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Barriers and facilitators for participation in health promotion programs among employees: a six-month follow-up study

Overview of attention for article published in BMC Public Health, June 2014
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Mentioned by

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1 tweeter

Citations

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52 Dimensions

Readers on

mendeley
111 Mendeley
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Title
Barriers and facilitators for participation in health promotion programs among employees: a six-month follow-up study
Published in
BMC Public Health, June 2014
DOI 10.1186/1471-2458-14-573
Pubmed ID
Authors

Anne Rongen, Suzan JW Robroek, Wouter van Ginkel, Dennis Lindeboom, Bibiëlle Altink, Alex Burdorf

Abstract

Health promotion programs (HPPs) are thought to improve health behavior and health, and their effectiveness is increasingly being studied. However, participation in HPPs is usually modest and effect sizes are often small. This study aims to (1) gain insight into the degree of participation of employees in HPPs, and (2) identify factors among employees that are associated with both their intention to participate and actual participation in HPPs.

Twitter Demographics

The data shown below were collected from the profile of 1 tweeter who shared this research output. Click here to find out more about how the information was compiled.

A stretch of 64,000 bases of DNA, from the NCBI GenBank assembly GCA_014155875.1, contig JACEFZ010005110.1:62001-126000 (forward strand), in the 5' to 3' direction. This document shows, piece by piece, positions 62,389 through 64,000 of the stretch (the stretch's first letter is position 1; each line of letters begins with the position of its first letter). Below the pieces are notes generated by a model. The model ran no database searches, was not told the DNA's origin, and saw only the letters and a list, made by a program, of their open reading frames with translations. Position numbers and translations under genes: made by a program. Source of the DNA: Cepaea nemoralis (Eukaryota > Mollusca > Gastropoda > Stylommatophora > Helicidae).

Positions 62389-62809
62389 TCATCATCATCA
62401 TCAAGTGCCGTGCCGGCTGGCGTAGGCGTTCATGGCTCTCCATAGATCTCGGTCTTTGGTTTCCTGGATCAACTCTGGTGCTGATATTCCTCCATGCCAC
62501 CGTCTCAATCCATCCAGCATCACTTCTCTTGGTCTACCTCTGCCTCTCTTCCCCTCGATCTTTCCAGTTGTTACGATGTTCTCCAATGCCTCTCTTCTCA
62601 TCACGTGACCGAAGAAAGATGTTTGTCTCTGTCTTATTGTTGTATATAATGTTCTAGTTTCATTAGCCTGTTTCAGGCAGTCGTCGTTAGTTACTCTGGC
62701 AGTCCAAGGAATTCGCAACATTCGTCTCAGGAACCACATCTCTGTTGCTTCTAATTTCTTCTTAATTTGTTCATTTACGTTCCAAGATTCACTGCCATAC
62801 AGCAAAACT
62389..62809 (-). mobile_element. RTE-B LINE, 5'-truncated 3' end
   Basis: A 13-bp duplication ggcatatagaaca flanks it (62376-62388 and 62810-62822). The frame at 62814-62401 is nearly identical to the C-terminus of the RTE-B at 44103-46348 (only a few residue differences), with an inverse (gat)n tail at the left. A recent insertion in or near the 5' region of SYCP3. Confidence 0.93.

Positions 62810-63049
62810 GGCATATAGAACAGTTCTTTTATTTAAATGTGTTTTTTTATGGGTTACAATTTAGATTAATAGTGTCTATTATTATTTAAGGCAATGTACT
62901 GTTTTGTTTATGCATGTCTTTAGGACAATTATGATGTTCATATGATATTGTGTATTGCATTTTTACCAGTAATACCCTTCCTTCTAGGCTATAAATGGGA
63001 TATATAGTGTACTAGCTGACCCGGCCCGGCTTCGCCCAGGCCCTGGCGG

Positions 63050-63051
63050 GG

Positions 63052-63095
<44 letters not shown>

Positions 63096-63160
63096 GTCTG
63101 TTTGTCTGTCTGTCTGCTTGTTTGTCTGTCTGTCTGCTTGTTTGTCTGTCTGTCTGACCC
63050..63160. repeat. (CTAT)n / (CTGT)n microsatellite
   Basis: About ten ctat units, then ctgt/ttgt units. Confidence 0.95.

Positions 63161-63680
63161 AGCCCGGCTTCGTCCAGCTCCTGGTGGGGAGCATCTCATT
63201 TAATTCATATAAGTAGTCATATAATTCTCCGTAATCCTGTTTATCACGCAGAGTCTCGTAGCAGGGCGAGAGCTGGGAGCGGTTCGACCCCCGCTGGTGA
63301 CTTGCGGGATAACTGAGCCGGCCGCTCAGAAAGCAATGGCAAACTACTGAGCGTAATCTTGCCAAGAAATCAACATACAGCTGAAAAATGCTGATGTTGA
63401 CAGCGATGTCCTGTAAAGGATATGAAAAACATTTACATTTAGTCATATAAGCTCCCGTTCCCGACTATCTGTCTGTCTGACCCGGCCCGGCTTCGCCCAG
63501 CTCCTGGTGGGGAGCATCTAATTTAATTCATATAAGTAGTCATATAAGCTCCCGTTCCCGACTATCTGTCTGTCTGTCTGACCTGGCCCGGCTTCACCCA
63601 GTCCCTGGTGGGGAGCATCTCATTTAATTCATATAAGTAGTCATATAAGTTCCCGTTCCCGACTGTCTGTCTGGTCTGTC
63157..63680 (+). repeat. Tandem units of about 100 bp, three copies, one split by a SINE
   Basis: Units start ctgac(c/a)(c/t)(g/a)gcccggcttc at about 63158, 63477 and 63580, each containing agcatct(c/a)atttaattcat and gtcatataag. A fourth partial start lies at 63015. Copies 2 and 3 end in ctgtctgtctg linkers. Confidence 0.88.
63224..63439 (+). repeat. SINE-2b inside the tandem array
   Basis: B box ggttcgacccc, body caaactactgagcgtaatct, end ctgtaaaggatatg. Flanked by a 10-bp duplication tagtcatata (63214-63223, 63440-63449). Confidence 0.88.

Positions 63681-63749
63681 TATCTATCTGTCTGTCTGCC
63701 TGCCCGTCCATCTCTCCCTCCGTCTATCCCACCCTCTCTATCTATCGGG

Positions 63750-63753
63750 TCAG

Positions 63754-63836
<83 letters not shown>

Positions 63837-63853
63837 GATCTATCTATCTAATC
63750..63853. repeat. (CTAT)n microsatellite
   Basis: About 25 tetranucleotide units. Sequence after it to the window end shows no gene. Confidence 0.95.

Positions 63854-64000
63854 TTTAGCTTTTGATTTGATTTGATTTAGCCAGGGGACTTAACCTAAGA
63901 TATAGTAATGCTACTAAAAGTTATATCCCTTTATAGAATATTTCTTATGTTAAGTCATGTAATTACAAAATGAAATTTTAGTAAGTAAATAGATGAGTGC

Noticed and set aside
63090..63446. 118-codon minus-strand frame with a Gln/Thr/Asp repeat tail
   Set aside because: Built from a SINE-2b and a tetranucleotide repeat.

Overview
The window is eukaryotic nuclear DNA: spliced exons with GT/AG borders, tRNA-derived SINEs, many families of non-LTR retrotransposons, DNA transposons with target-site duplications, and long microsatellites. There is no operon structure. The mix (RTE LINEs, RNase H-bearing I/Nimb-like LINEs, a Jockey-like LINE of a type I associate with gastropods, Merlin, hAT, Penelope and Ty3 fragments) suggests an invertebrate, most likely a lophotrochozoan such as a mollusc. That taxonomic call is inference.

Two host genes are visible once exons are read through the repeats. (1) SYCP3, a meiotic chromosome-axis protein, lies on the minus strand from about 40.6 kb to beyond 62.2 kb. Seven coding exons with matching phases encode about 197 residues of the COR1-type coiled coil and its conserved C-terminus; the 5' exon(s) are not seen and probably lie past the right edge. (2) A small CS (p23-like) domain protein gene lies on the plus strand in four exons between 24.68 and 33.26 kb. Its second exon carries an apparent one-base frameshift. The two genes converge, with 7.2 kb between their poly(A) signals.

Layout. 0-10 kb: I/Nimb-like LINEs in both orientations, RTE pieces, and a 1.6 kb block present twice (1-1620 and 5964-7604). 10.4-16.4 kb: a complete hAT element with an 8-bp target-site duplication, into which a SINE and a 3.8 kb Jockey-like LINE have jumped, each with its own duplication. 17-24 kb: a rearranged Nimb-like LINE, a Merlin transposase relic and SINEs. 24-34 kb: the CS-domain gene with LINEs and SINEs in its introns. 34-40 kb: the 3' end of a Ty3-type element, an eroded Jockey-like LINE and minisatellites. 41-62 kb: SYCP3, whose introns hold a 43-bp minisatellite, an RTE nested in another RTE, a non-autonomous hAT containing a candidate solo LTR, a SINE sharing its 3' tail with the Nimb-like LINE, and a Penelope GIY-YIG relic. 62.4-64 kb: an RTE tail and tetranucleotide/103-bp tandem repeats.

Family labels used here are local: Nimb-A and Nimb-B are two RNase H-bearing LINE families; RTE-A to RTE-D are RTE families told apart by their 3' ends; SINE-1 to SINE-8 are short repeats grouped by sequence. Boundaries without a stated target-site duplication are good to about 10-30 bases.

Mendeley readers

The data shown below were compiled from readership statistics for 111 Mendeley readers of this research output. Click here to see the associated Mendeley record.

Geographical breakdown

Country Count As %
Tanzania, United Republic of 1 <1%
Netherlands 1 <1%
United Kingdom 1 <1%
Canada 1 <1%
United States 1 <1%
Unknown 106 95%

Demographic breakdown

Readers by professional status Count As %
Student > Master 26 23%
Student > Bachelor 15 14%
Student > Ph. D. Student 14 13%
Researcher 13 12%
Student > Doctoral Student 10 9%
Other 16 14%
Unknown 17 15%
Readers by discipline Count As %
Medicine and Dentistry 22 20%
Nursing and Health Professions 18 16%
Psychology 14 13%
Sports and Recreations 8 7%
Social Sciences 6 5%
Other 20 18%
Unknown 23 21%

Attention Score in Context

This research output has an Altmetric Attention Score of 1. This is our high-level measure of the quality and quantity of online attention that it has received. This Attention Score, as well as the ranking and number of research outputs shown below, was calculated when the research output was last mentioned on 24 March 2015.
All research outputs
#2,607,538
of 4,912,613 outputs
Outputs from BMC Public Health
#3,883
of 5,455 outputs
Outputs of similar age
#83,918
of 145,834 outputs
Outputs of similar age from BMC Public Health
#182
of 242 outputs
Altmetric has tracked 4,912,613 research outputs across all sources so far. This one is in the 33rd percentile – i.e., 33% of other outputs scored the same or lower than it.
So far Altmetric has tracked 5,455 research outputs from this source. They typically receive a little more attention than average, with a mean Attention Score of 6.4. This one is in the 18th percentile – i.e., 18% of its peers scored the same or lower than it.
Older research outputs will score higher simply because they've had more time to accumulate mentions. To account for age we can compare this Altmetric Attention Score to the 145,834 tracked outputs that were published within six weeks on either side of this one in any source. This one is in the 31st percentile – i.e., 31% of its contemporaries scored the same or lower than it.
We're also able to compare this research output to 242 others from the same source and published within six weeks on either side of this one. This one is in the 15th percentile – i.e., 15% of its contemporaries scored the same or lower than it.